Design a site like this with
Get started

Ethan Allen Frontier Rebel

Ethan Allen Frontier Rebel by Charles A. Jellison; Published 1983

Ethan Allen did not have a self esteem issue.  Regardless of his escapades, whether it be starting a bar brawl or leading his militia, Allen was always quite sure of himself and made sure he commanded the spotlight and was received in a positive light.  Yet, it was this behemoth of a man, in stature and voice, who supposedly played a leading character in the birth of a state and a nation.

In his book, Ethan Allen Frontier Rebel, Charles A. Jellison takes us through Allen’s adventures, such as the personal fight to protect his land, at the front of his guerilla group, the Green Mountain Boys.  In this case, land that the locals assumed was theirs, in what is now Vermont, was the subject of a dispute between established states New Hampshire and New York.  Allen and his boys pestered their neighbors from the east and west to defend what they felt belonged to them.

Jellison brings us through the rugged wilderness to a standoff between Allen and American commander Benedict Arnold during the early portion of the American Revolutionary War.  Their paths crossed while both were on a mission to capture the lightly guarded Fort Ticonderoga (New York) from the British.  Allen’s men refused to follow Arnold’s lead, forcing the commander to take Allen along with him.  When the mission was successfully completed, Allen ensured he received the credit.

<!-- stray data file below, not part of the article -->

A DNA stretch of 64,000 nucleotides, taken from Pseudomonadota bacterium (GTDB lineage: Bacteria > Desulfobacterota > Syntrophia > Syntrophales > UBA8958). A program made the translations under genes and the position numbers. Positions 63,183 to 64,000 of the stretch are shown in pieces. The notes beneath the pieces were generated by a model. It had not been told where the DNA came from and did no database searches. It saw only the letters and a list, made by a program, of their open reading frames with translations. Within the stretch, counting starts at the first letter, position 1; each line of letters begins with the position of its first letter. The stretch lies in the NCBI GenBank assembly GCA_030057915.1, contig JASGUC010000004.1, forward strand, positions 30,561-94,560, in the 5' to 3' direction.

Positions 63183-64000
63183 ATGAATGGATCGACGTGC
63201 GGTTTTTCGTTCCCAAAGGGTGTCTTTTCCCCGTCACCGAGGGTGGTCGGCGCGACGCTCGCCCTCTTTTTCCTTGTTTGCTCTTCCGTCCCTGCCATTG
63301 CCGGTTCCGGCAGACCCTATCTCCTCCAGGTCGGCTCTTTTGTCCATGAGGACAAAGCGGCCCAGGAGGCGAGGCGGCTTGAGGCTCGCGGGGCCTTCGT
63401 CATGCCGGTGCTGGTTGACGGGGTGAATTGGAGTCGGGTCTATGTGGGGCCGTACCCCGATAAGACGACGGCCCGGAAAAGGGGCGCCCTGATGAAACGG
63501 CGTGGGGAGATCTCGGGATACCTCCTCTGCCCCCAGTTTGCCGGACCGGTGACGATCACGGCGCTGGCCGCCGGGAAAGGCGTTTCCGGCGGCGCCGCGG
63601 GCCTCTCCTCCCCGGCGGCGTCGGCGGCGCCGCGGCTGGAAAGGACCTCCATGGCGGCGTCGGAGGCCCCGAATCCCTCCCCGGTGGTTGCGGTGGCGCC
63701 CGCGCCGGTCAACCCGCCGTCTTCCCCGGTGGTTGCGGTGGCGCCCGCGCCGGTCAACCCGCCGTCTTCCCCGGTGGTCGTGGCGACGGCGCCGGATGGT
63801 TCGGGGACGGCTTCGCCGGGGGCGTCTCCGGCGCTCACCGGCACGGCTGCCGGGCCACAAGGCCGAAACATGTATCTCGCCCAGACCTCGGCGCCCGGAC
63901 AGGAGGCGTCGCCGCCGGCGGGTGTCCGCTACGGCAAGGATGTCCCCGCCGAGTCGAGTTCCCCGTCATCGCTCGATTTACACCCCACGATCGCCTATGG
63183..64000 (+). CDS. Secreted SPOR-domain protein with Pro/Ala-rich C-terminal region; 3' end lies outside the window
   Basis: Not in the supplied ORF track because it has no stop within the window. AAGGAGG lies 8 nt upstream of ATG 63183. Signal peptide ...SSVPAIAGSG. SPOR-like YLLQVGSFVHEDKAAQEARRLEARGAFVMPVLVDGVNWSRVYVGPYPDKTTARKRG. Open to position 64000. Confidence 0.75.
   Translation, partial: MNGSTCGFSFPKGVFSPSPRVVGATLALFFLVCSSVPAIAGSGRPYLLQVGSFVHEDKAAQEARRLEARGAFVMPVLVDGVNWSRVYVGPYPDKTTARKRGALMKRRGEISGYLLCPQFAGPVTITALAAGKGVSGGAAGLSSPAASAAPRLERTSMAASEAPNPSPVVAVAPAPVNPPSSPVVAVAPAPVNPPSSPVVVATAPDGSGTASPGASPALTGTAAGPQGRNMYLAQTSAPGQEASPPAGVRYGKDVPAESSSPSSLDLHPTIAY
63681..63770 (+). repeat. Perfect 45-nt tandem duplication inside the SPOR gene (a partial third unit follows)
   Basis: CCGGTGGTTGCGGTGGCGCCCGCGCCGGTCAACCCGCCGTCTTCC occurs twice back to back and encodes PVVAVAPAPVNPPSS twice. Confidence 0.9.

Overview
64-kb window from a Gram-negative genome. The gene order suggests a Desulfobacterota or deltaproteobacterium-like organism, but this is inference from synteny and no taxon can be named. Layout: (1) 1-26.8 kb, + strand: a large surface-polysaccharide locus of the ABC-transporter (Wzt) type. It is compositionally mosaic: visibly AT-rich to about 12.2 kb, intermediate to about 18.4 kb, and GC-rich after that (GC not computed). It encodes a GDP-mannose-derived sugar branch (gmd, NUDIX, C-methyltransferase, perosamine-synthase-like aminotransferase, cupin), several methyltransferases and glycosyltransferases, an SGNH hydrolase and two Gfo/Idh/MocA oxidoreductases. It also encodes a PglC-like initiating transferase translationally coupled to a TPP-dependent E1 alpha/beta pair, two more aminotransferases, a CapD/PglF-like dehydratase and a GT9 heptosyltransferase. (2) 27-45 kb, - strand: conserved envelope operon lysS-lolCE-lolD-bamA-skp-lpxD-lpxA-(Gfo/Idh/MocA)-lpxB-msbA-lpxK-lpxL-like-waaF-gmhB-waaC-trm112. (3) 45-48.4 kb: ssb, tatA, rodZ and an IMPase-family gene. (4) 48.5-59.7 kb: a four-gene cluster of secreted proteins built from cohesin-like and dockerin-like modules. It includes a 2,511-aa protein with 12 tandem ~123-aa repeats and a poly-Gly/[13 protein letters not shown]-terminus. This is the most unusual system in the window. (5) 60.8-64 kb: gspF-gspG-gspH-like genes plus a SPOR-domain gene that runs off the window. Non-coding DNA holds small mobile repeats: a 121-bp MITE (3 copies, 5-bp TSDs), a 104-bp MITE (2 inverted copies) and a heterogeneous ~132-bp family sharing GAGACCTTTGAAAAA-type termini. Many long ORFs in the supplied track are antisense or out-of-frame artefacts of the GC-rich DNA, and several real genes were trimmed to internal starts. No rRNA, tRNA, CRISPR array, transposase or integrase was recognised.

We learn of Allen’s faults, as well, in an attempt to generate big headlines.  For example, in a plan that was not properly planned for, he attached Montreal and was captured.  We go with Allen as he spends several years on a British prisoners of war ship.

Allen’s time with the British allows him to foster relationships with people behind enemy lines.  This potentially played a role in his further dealings the governor of Quebec regarding the establishment of Vermont as a British province.  Allen made a few enemies once these negotiations were public, with many considering him treasonous.

Jellison takes the story to the end of Allen’s life, including his role in promoting an independent Vermont, as well as day to day life on his farm.   In addition, Allen publishes a writing that attacked the method of Christianity, while offering an alternative naturalistic view of religion.  We finally are brought to Allen’s untimely death at the relatively young age of 52 years old.